Eco-Justice Ministries  

Eco-Justice Notes
The E-mail Commentary from Eco-Justice Ministries

Gratitude and Transformation
distributed 11/16/12 - ©2012

This week's issue of Eco-Justice Notes is underwritten by Jerry Rees and Sallie Veenstra of Leawood, Kansas. Their generous support helps make this publication possible.

The first session at our church retreat last weekend was on "gratitude." I was paired with my friend Pamela as she completed the sentence, "Some of the things that I love about being alive on Earth are ..." It was wonderful to see her face light up and her eyes sparkle when she spoke about the experiences and the relationships that bring joy into her life.

Naming our gratitude had a very serious purpose. It was an essential step in preparing for the second session of the day, on "honoring our pain for the world." To be able to dig deeply into emotions of pain, grief and anger, we needed to have a solid foundation built on the cherished qualities of life.

The retreat was one way that my home church is being informed and challenged by the excellent book, Active Hope: How to Face the Mess We're in without Going Crazy, by Joanna Macy and Chris Johnstone. They write:

recognizing the gifts in your life is profoundly strengthening. By savoring these gifts, you add to your psychological buoyancy, which helps you maintain your balance and poise when entering rougher waters. ... Gratitude enhances our resilience, strengthening us to face disturbing information.

In a week, the United States celebrates Thanksgiving as a national holiday. Folk will gather with family and friends, eat too much, watch football, prepare for "Black Friday" shopping excursions, and -- somewhere in the mix -- most will pause to give thanks.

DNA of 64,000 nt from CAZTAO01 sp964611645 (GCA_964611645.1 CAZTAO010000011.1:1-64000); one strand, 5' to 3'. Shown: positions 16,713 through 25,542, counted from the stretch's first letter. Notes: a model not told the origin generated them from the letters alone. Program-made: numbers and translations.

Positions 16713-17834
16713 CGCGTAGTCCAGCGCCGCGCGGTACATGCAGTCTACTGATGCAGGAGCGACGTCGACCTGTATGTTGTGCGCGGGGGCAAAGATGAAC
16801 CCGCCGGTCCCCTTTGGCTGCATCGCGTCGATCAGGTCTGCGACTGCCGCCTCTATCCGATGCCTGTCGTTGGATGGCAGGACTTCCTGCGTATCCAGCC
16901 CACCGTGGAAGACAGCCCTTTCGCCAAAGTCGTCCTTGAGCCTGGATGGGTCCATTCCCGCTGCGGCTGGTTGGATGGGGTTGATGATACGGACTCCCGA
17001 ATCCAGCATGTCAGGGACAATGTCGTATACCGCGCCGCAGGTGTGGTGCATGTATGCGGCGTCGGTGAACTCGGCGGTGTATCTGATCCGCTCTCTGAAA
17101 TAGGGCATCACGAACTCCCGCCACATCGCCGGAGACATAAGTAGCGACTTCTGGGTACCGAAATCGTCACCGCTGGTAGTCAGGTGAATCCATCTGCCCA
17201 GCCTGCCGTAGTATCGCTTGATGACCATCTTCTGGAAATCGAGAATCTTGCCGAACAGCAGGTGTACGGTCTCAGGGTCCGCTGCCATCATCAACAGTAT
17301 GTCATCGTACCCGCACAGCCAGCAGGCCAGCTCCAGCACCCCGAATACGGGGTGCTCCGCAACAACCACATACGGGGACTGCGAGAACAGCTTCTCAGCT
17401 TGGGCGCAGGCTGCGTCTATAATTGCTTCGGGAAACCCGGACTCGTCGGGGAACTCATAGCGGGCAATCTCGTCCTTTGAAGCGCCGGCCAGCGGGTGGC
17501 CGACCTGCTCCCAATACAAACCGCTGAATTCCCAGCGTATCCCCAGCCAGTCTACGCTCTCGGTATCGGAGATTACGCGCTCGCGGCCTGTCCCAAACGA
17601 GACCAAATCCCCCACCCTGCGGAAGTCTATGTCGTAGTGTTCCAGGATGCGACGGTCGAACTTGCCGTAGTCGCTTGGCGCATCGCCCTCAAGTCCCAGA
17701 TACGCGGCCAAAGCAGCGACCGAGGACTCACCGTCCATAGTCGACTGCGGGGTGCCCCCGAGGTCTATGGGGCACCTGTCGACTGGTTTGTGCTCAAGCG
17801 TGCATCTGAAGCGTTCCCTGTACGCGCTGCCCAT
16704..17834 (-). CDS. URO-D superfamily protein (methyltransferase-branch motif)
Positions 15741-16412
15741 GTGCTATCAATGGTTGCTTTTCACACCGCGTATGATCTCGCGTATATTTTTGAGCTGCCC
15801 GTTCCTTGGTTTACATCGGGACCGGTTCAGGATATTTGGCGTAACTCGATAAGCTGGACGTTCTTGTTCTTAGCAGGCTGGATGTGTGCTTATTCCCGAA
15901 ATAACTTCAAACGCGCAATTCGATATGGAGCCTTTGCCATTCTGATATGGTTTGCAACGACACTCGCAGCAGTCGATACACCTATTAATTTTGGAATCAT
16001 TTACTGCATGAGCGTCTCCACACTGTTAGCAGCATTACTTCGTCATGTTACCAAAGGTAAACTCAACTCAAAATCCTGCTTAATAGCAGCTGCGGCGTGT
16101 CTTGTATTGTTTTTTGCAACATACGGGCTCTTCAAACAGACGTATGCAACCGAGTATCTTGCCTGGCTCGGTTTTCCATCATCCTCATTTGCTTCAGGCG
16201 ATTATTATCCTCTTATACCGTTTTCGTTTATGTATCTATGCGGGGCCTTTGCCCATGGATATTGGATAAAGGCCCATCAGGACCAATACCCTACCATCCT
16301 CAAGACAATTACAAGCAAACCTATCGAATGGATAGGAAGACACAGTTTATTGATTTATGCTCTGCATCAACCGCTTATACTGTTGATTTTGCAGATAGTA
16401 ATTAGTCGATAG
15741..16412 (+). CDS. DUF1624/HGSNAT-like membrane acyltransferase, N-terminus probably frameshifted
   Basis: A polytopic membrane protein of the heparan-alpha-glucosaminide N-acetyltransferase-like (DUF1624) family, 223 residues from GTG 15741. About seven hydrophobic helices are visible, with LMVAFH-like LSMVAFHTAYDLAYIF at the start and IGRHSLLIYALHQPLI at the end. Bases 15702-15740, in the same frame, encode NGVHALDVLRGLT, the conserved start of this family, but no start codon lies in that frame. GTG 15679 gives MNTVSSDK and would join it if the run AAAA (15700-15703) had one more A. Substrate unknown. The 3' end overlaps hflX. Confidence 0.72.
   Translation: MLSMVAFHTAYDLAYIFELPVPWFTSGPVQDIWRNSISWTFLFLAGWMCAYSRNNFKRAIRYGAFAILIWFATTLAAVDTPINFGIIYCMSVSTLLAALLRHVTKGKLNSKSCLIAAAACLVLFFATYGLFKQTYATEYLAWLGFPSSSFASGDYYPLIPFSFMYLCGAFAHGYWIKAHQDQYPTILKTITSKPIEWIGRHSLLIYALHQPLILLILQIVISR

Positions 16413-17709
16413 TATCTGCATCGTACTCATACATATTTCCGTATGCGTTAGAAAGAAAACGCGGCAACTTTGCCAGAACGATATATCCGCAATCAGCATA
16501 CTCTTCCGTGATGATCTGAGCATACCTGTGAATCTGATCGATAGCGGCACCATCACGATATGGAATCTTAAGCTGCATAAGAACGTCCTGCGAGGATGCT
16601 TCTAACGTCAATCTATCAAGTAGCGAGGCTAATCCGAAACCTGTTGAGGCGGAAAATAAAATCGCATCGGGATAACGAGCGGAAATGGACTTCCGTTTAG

The prayers and comments at most Thanksgiving tables will be sincere, and many of them will voice appreciation for the good things that are generally highlighted within our society: health and supportive families, jobs and economic sufficiency, a nice place to live.

The sort of gratitude described in Active Hope calls us in a somewhat different direction, and may even contradict some of the standard Thanksgiving approaches. Being thankful can allow us to feel comfortable with the way things are. Gratitude, as a deeper emotion, can be the starting point for social change and transformation.

I am grateful (indeed!) for the insights into gratitude that I gained from reading Active Hope. I share three of the distinctions that I have come to see between thanks and gratitude, both as a commentary on the US holiday, and as valuable perspectives for those of us who have a commitment to eco-justice and the healing of God's creation.

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(1) The chapter on gratitude in Active Hope has a short exercise for the reader. Notice something that has happened within the last 24 hours that makes you glad. Savor the experience and recall it in detail. Then give thanks for anyone -- or anything -- that helped the moment to happen. That last step they call attribution, the recognition that we don't do everything ourselves. Attribution is an essential component of real gratitude.

You may recall that a messy part of US politics last summer argued about the phrase, "you didn't build that." On the surface, it was a conflict about the role of government. It was a passionate campaign line for both sides, though, because it expressed a deeper philosophical split between community and individualism.

When our gratitude includes attribution -- when we see how other people, natural systems and God have brought goodness into our lives -- we have to admit that we don't build it all ourselves, we don't do it all ourselves. "Gratitude is a social emotion. It points our warmth and goodwill out toward others."